Elon Musk, a boss under the influence of Riyadh and Beijing?

US President Joe Biden admitted on Wednesday that an investigation into Elon Musk’s financial and commercial ties with China or Saudi Arabia could prove useful. The challenge ? Determine if the new owner of Twitter has become a threat to US national security.

It’s $1.89 billion that makes even Joe Biden uncomfortable. The American president estimated, Wednesday, November 9, that this large sum put in the pot by Saudi Arabia to help Elon Musk to acquire Twitter was likely to justify “that we are interested in cooperation and commercial relations [du patron de Tesla] with foreign countries”.

The goal ? Establishing whether the new owner of Twitter is a man under foreign influence and could, as such, represent a “threat to American national security”, as suggested by an American journalist who asked the question to the tenant of the White House.

Elon Musk, the friend of China and Saudi Arabia?

This journalist is not the only one. Democratic Senator Chris Murphy also called on October 30 for an investigation into whether Elon Musk’s business and financial connections would allow countries like “Saudi Arabia to exert influence on an important platform of political communication like Twitter”.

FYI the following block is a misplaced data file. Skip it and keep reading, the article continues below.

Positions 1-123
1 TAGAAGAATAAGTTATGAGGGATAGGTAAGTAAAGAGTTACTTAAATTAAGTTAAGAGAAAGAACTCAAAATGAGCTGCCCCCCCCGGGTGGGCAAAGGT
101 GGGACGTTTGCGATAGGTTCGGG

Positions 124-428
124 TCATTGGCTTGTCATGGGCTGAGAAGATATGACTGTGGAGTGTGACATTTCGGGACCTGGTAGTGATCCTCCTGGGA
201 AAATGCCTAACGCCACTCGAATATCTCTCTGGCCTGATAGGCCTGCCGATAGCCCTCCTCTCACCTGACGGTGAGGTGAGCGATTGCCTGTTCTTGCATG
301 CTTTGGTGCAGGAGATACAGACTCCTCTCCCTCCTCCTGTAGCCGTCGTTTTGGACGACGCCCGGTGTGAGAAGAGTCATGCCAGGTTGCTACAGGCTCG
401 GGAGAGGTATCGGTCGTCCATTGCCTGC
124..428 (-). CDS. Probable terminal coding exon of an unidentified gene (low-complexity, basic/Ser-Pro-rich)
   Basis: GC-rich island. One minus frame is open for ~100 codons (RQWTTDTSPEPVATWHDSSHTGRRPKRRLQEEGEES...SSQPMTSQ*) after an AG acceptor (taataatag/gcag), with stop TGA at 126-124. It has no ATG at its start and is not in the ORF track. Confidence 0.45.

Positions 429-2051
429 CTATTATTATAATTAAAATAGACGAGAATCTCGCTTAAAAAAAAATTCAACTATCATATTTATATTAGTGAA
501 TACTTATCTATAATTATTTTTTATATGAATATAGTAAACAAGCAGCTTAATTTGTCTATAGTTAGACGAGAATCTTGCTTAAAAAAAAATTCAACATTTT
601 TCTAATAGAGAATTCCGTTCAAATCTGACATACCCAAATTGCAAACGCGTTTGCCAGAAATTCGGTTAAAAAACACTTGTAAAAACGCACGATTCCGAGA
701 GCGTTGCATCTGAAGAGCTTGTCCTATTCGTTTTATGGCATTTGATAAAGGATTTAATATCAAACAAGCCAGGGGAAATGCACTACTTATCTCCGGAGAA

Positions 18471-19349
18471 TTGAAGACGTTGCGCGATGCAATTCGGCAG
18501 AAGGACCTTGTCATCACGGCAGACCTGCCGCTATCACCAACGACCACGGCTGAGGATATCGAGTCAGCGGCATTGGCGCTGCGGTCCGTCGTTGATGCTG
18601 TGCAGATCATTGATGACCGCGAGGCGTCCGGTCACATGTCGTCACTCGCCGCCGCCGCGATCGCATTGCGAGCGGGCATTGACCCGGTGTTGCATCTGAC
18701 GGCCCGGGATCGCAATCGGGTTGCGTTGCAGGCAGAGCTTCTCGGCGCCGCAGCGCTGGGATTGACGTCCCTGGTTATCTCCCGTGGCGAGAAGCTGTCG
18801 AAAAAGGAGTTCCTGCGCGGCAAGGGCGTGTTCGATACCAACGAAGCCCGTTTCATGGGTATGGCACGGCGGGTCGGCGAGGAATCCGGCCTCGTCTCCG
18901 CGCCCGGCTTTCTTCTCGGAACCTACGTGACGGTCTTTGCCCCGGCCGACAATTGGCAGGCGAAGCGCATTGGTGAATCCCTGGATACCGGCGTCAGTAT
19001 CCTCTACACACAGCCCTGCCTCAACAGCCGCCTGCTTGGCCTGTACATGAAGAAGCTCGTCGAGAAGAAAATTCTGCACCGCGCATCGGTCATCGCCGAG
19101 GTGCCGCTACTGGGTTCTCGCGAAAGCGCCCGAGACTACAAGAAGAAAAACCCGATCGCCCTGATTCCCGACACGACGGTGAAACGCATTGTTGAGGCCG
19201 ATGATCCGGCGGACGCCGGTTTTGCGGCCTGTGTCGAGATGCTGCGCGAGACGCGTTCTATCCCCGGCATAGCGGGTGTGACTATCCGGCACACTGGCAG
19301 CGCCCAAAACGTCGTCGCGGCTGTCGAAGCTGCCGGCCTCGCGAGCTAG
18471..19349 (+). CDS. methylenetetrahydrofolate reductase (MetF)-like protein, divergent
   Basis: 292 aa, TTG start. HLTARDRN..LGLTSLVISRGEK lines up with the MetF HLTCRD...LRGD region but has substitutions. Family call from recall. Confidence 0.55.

So far, Elon Musk’s ties to foreign powers seemed to be limited to China. The importance of the Chinese market for Tesla’s electric cars had prompted several media, in June 2022, to highlight the risk that Beijing could use this lever to encourage the American businessman to make Twitter more Sino-compatible.

Elon Musk had already shown in the past a desire to please the masters of Beijing. In March 2022, he opened a branch of Tesla in Xinjiang, despite Western criticism of the repressive policy carried out in this region against the minority of Uyghurs.

A few months later, in August, he had signed a column setting out his vision of the innovations of the future in the official magazine of the Chinese administration for internal regulation – China’s chief web censor.

But that was just the start. The publication in October of the list of investors who helped Elon Musk raise the $46.5 billion to buy Twitter suggested that other authoritarian countries may have offered themselves the right to influence the future of the famous social network.

Indeed, there is the $1.89 billion from the Saudi investment fund, but Qatar Holding also participated in the takeover for $375 million while Binance, the Chinese-Canadian cryptocurrency giant, has advanced $500 million to complete the acquisition.

“The Qatar Holding and the Saudi fund both have direct ties to the government of their respective countries,” says the Brookings Institute, in an analysis of the implications for American national security of the acquisition of Twitter. “These are not states that defend the same conception of freedom of expression as in the West on platforms like Twitter”, underlines Hamza Mudassir, co-founder of the British consulting firm for start-ups Platypodes.eu and professor of strategy. entrepreneurship at the University of Cambridge.

No evidence of threat to national security